Less than a decade ago, very few farmers were aware of genomics in animal breeding.
However, within a few years, genomic breeding has moved to a central role in the breeding programme of most farmers.
Ireland is one of the leading countries in implementing genomics at farm level.
Genomics enable us to know the genetic potential of animals at a very early stage of their lives, rather than waiting for years for progeny test results.
Within 30 days of birth, a 50% reliability for an animal’s genetic potential can be established, which is equivalent to the information from having 15 daughters milking.
Information from the genetics can be used to supplement the traditional science prediction approach which uses the parental information available on the parents.
The cost of genomic testing is reducing every year.
As well as significantly cutting the cost of evaluating the genetic potential of animals, genomics speeds up the rate at which bulls can be evaluated, and is largely responsible for the very high EBI bulls available to farmers at present at reasonable costs.
National genomic evaluation was introduced in 2009, and Ireland was the second country in the world after the US to do this.
According to Teagasc and the Irish Cattle Breeding Federation (ICBF), there were 1,000 bulls in the reference group initially, but this has grown to over 5,000, through swapping information with other countries, mainly New Zealand, Austria, Poland and Belgium.
ICBF say that they need to continue to increase the size of their reference population and continue to validate genomic selection.
More and more farmers are genotyping their young stock so that they can select the best daughters at a younger age.
There was some scepticism when genomic bulls were introduced first, but there is plenty confidence in the system now, with more than two thirds of total AI usage being genomic bulls.
This is understandable because ICBF data proves that genomic testing is very accurate, especially for fat and protein.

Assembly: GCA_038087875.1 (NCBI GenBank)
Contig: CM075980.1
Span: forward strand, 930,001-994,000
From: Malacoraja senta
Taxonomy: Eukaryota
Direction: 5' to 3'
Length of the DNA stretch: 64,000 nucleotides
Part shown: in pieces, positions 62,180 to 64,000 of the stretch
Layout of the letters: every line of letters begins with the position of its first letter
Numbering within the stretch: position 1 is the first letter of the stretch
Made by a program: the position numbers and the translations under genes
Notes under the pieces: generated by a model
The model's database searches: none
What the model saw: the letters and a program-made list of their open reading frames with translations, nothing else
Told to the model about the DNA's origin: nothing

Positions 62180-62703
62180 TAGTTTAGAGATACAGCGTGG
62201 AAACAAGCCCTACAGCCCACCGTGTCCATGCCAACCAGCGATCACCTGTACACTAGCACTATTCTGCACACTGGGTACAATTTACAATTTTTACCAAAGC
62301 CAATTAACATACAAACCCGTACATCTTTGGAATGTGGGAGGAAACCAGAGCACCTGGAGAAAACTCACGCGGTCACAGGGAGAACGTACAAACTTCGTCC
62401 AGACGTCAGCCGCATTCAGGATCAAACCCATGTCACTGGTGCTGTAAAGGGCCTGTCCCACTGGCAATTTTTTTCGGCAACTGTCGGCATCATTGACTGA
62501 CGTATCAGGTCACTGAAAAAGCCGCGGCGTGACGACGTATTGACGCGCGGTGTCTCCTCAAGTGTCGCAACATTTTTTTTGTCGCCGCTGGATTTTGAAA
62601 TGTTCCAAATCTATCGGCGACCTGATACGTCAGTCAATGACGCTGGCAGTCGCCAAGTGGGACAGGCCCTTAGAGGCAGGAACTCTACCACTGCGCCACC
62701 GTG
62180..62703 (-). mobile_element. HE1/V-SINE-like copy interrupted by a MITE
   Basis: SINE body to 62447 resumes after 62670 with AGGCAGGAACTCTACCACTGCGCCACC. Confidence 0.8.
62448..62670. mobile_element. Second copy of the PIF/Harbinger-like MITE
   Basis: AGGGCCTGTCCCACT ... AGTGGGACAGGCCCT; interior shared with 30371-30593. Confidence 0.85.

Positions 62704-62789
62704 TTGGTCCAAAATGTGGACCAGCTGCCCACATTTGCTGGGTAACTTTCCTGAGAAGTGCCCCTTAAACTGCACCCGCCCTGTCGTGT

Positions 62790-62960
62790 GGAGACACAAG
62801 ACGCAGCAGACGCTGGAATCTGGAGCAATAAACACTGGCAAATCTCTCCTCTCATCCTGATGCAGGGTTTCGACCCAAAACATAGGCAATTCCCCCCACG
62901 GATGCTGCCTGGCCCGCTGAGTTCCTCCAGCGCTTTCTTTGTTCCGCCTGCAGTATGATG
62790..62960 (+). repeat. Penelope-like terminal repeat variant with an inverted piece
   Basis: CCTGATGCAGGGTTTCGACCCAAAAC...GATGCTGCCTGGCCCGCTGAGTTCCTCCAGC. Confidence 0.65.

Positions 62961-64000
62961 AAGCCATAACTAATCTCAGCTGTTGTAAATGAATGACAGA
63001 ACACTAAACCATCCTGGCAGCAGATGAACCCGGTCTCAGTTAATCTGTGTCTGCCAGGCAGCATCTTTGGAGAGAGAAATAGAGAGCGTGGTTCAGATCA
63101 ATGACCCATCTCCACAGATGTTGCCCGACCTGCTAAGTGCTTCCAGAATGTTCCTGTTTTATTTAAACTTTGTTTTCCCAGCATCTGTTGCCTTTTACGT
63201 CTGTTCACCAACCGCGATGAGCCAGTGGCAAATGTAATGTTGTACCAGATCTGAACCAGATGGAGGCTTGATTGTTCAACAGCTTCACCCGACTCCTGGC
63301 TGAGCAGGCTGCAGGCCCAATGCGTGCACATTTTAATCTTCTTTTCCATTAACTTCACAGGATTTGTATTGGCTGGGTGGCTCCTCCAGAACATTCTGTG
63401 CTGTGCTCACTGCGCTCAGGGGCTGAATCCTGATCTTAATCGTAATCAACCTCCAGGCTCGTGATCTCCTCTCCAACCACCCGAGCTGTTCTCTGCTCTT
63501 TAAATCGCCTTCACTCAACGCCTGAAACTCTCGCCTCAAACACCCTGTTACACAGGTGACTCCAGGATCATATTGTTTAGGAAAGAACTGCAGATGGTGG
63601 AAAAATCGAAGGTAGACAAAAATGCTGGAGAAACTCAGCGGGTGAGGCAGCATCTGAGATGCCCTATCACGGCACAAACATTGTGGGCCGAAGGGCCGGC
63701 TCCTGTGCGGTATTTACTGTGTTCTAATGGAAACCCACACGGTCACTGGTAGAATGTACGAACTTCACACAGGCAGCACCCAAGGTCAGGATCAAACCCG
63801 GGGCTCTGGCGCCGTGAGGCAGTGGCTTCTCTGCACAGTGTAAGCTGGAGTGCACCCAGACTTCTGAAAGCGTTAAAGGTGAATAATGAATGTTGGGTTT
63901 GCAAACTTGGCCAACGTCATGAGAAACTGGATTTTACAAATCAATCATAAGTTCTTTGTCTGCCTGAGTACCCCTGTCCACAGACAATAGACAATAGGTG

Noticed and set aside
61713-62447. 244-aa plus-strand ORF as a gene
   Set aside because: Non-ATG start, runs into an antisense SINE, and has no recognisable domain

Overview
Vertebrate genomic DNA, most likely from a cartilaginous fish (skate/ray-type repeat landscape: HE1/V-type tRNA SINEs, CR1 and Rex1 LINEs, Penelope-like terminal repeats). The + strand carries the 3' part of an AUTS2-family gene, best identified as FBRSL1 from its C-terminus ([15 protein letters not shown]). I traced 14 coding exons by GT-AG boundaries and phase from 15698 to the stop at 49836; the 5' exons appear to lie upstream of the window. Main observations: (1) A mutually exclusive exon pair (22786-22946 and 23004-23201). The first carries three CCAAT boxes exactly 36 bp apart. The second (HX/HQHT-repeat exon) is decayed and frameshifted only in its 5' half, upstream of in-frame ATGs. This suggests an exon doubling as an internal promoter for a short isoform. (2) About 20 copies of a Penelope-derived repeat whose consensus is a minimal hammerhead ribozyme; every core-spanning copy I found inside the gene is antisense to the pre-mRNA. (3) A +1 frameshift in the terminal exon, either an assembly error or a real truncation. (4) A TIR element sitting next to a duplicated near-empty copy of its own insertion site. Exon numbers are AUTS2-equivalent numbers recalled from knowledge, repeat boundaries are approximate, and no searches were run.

Collection of on-farm recording data is crucial for successful genomic testing.
According to ICBF, genomics will also play a crucial role in measuring traits such as health, disease and feed intake.
In a recent update, Teagasc researcher Donagh Berry, who has been leading the genomic programme, said that Ireland will soon have the most fertile Holstein Friesian herds in the world.
He also predicted that there is massive potential for increased production per cow over the next 20 years — in theory, up to double the present levels can be achieved.
There is also the possibility to breed cows that will convert feed into milk much more efficiently, saving up to six tonnes of feed (in dry matter terms) over the lifetime of a cow.
Using genetic selection to increase the number of lactations per cow from four to 5.5, coupled with longer lactations and better management, would increase the lifetime production of a herd by 40%.
The researcher said that genetic improvement would continue at the rate of 1% per year.
When coupled with better management, that would cumulatively add another 40% to overall production.
This progress in breeding will have a huge effect in the fight to control green house gases from agriculture, while leading to much more efficient and profitable dairying.
Because of their relatively low reliability, farmers are advised to use teams of four or five genomic approved bulls.
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